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“Hey are you going back for Durga Puja this time?”

“Me? No. Not possible…We have a celebration and Yajna here, so going home is not possible. What about you?”

“I’ll be reaching late….Have got some library work. Will be there just for the Dussehera day and rest have to go and meet some friends. What about mamu and chinky-pinki.”

“Mamu has official work and Chinky-Pinky are going for a camp and aunty will be leaving with her friends to her maternal home. Youngest mamu has a Durga Pooja at his own office and so he’s the host of the entire office. All the rest are going to some place or the other for these holidays. No one’s coming back home.”

(Teleconversation)

So how did you spend your Puja vacations? Writing this blog piece takes me back to class 5th when we were given assignments at school post Puja vacations to write small essays on the topic: “Durga Puja and how you celebrated it?” It was my favorite essay topic. I had hoards of things to write from my first-hand experiences starting from the Puja celebrations, rangoli, new dresses and wonderful delicacies cooked everyday with new menus, meeting cousins, aunties and uncles from paternal and maternal sides and freaking out full-measure. This was the time when we were actually FREE as during the Pujas moms were busy cooking, meeting people and dads in “men talk” and moreover in grandparents’ places you are just fearless of any parental attack. We played through the day, sometimes were dragged by an aunty to be given a quick bath and then were left on our own to do what we pleased and play and fight through the day. No one interfered and no parents stopped us from doing whatever we liked until the friendly squabbles got into bloody war. An uncle would then intervene and take the entire team out for icecreams. For people in the Eastern regions of India, Durga Puja is considered as the best time of the year. Navarathri celebrations are one of the most vibrant celebrations in India. But in our homes (mostly in Orissa) Maha Sasthi (the sixth day of this nine-day festival) to Vijaya Dasami (tenth and final day), celebrations are at their peak. The festival is known for its splendour, its uniting factors and specifically for its family oriented values.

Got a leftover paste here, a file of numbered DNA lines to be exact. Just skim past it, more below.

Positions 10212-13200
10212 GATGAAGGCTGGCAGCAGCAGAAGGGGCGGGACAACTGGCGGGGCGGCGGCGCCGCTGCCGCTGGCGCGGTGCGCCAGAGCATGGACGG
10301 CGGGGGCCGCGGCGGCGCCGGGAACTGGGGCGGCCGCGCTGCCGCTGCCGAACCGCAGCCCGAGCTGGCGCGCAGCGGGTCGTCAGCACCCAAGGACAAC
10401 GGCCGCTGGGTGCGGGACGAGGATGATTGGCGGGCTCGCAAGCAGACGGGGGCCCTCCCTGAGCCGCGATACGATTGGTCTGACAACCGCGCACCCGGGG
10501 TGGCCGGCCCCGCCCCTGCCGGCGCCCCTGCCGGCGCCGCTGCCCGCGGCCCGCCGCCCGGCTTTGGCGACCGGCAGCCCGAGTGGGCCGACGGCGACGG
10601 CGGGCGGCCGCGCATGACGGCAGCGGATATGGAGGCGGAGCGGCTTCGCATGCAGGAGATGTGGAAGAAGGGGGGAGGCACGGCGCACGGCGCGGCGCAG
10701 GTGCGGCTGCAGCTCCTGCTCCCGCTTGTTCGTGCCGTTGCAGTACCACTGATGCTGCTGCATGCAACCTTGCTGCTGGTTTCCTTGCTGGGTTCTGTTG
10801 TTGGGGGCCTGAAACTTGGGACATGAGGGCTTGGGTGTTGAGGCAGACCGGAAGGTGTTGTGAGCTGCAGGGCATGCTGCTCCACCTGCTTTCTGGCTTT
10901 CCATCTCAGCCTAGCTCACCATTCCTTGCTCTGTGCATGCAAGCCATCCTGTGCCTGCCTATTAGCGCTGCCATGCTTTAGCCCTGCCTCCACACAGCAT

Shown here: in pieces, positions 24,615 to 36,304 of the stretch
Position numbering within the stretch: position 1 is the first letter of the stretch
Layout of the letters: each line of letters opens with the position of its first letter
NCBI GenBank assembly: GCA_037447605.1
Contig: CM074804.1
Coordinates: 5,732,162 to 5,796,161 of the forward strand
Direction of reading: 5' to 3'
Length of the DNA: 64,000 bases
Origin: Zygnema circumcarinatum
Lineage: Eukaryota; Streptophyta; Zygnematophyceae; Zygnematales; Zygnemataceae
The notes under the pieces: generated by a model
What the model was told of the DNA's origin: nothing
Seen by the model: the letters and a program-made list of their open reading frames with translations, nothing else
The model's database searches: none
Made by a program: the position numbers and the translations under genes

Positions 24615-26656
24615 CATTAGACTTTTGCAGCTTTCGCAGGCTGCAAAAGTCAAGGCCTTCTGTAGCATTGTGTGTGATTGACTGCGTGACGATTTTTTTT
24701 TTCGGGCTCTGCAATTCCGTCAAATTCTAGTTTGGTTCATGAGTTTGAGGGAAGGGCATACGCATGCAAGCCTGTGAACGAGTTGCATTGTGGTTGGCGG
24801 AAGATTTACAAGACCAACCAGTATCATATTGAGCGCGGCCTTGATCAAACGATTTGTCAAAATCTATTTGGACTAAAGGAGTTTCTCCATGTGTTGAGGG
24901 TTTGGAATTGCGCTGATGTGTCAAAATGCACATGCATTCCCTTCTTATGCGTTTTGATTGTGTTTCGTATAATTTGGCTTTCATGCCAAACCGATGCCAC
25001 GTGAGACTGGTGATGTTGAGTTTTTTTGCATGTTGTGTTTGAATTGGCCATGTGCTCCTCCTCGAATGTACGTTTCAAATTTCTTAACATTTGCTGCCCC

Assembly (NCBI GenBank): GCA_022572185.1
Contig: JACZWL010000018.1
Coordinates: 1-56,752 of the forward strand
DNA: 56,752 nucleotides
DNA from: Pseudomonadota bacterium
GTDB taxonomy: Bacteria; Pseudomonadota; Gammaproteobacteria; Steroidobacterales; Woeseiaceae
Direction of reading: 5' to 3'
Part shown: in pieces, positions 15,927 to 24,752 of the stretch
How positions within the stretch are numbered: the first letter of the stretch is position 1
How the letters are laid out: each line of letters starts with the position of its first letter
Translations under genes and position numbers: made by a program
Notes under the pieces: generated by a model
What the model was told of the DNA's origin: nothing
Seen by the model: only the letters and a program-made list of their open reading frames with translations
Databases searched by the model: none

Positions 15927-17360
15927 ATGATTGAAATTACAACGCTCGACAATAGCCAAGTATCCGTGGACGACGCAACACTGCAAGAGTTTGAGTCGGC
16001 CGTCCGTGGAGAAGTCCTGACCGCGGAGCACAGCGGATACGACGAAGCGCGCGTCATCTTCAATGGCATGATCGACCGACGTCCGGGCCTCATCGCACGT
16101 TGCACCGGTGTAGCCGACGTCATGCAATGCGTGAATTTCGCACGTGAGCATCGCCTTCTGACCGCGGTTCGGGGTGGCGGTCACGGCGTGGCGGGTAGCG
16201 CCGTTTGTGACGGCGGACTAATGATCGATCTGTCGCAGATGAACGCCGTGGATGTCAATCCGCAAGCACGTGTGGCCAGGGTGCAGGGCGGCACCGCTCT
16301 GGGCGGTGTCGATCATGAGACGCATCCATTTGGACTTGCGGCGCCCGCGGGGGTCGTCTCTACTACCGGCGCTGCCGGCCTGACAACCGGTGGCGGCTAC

I suppose most of us have maternal-paternal “ancestral” homes. Ancestral — even if your grandparents live there, because that is not your home and you go there either during Pujas or during some other function. In the earlier times, we divided the vacations between my maternal grandparents and paternal grandparents’ place. Our time was spent in shopping for the festoons, colourful dresses and cloth materials for the gods and altar, decorating and colouring the puja place. This year I reached late to my maternal home, on the Navami day (ninth day) and was busy roaming around and tasting delicacies that were cooked as Prasad. Only during the lunch hour after the morning arti did I realize that there was no one in the gathering except grandma, aunty and my mom and I. Durga puja was a time when our homes were packed. In fact, sometimes some of the family members carried their sheets to the outer verandah and slept there because of the lack of space. In my maternal grandparents’ place when nanu was alive, not just all his children but his brothers’ wives and children, his cousins and friends, grandmom’s parents, everyone came and stayed during the pujas. Food was cooked in large dome shaped vessels, meant to cater more than 100 persons. But this time when I went there, there was only silence and space to greet me. The puja altar was also very sparsely decorated and things seem now to happen because there is just a tradition of Durga Puja in our homes. People have done away with the formality of community gathering and joint family system for good or for worse.

"A Glimpse of Durga Puja"

In my paternal grandparents’ place the silence is even more deafening. The family is huge with 8 daughters and four sons, each of them having children and spouses. So the gatherings during Puja (we mostly met for the next big festival after Durga Puja called Kumarpurnima) was even more vibrant. Grandpa in his 90s stays there in that village, missing and waiting for his children to come back. However, we have different plans for vacations.

One might think that this a natural syndrome of joint family system and Sociologists and economists might argue that the nuclear family helps. But, I can claim that we don’t meet that one brother or sister or even our parents for years. They are alone during Diwali and our plans are separate from that of our parents. But, to what extent and which future are we moving? What culture and what family values are we going to pass on to our children? I wonder…

But, for the time being if someone asks me to write an essay on Durga Puja I might fail the test.

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